The criticism of Clinton - from the Democrats anyway - is that he went too far he went too far in the Republican direction; that he adopted a Republican view of welfare reform, and that he used a budget surplus to pay off the debt rather than to expand social programmes. His critics said that there were great gaps in the US welfare system, that what Roosevelt and Lyndon Johnston had achieved was primarily care for the elderly and social security, the welfare system, and Clinton had undermined one of those, social security, and that he was not giving much to working families - there was no federal provision for childcare, no federal provision for lifelong training, and above all, no federal provision for healthcare - no national health service.
Clinton tried to put forward a universal healthcare policy, and he appointed Hillary, his wife, as head of a White House Task Force on national healthcare reform. That failed disastrously, and it was really done in a very foolish way I think. For a start, Clinton did not involve Congress in the proposals, even though he did not have a majority in Congress for most of his term, and perhaps the reason for that was he thought the Republicans were opposed to healthcare, but even if they were, he would not get anything through without their support. Hillary Clinton produced a very complex bill, which went to 1,300 pages, and which few people could understand, and it lacked the simplicity of the British National Health Service. It proposed a very complex system, putting the onus on employers to contribute towards the healthcare of their employees, and also requiring the cooperation of the insurance companies to work successfully. It seemed a bureaucratic nightmare. The Republicans said the proposal, when you drew an organogram of them, looked like a street map of Istanbul. Because it lacked the simplicity of the National Health Service, it was very difficult for the public to understand what was involved, so there was no public support for it either, and it got hopelessly bogged down in Congress and had to be abandoned, and that is the greatest failure in Clinton's domestic policies.
But otherwise, he was successful, though you may say that he was successful in a Republican direction. At the Republican Convention of San Diego in 1996, his 1996 Republican opponent, Senator Dole, the Majority Leader, said that Clinton ought to have been there, because he had adopted so many Republican programmes, he ought himself to have been the Republican candidate. Indeed, one of the problems for the Republicans was that they could not get at him from the right, because he had taken over so many of their programmes.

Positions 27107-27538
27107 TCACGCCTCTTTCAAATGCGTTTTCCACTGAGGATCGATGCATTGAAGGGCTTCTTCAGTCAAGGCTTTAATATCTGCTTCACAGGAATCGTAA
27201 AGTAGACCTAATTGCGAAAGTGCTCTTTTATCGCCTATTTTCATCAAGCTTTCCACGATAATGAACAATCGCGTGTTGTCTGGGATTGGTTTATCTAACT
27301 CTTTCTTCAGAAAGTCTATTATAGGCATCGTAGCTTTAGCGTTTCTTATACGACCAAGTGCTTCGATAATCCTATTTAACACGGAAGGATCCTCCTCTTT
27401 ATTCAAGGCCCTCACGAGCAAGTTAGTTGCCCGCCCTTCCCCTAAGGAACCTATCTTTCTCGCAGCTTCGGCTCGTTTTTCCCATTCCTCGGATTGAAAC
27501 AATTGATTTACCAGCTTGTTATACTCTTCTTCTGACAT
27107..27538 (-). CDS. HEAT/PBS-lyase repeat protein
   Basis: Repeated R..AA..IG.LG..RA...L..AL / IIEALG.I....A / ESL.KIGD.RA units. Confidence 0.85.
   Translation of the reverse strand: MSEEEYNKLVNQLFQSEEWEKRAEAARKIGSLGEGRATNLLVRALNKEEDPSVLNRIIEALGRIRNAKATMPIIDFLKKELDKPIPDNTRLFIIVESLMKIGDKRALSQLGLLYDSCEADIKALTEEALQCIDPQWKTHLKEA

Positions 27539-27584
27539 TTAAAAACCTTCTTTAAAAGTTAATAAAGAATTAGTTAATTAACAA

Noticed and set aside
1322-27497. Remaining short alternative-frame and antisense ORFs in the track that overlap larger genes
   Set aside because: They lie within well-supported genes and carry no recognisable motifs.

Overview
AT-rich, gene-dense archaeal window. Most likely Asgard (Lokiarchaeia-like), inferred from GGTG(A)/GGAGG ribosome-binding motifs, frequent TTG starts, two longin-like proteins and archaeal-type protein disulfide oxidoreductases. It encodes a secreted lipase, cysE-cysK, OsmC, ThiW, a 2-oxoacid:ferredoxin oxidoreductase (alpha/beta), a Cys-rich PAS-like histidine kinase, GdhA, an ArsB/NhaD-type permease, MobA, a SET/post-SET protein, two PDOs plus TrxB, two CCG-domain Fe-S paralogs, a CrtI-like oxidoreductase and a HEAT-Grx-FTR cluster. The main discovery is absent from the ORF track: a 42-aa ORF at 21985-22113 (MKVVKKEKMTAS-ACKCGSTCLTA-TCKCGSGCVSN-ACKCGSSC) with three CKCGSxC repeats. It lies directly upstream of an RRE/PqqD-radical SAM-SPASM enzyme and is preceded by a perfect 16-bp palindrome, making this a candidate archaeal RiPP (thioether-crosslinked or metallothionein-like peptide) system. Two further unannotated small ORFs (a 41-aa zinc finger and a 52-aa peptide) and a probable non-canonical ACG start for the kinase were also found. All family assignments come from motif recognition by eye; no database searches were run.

Oddly enough, Michael Howard said something similar after the 2005 Election. You may remember his slogan was, 'Are you thinking what we're thinking?' After he had lost the Election, Tony Blair announced his programme, with strong measures on crime and immigration and all the things that Michael Howard had talked about. Michael Howard then got up in the House of Commons and said, 'I had no idea during the Election that he was thinking what we were thinking!' So it was very similar, and people said a traditional Democrat would have vetoed these Republican measures and not taken the credit for policies which were not really Democratic policies at all.
In foreign policy, Clinton appeared to be offering a fresh start, because he had attacked the older Bush for appeasement of dictators. He said the older Bush had not defended the students who had been shot down in China, in Beijing's Tiananmen Square, he had left the Kurds to their fate in Iraq, he had appeased Saddam Hussein, and he had appeased Milosevic in Yugoslavia. But all that turned out to be rhetoric when he came to office, because his own policies were not very different.
At first, he did nothing on Bosnia, where ethnic cleansing was being carried out, as is now clear, on a very large scale, although it is fair to say here that he was deterred from doing anything by John Major's British Government. But Clinton said here is a problem in Europe - the Europeans ought to take the lead, and the Americans refused to do anything to help. The Secretary of State, Warren Christopher, said it was a humanitarian crisis, a long way from home, in the middle of another continent, a bit like Neville Chamberlain's famous comment about Czechoslovakia in 1938: 'A far away country of which we know nothing.'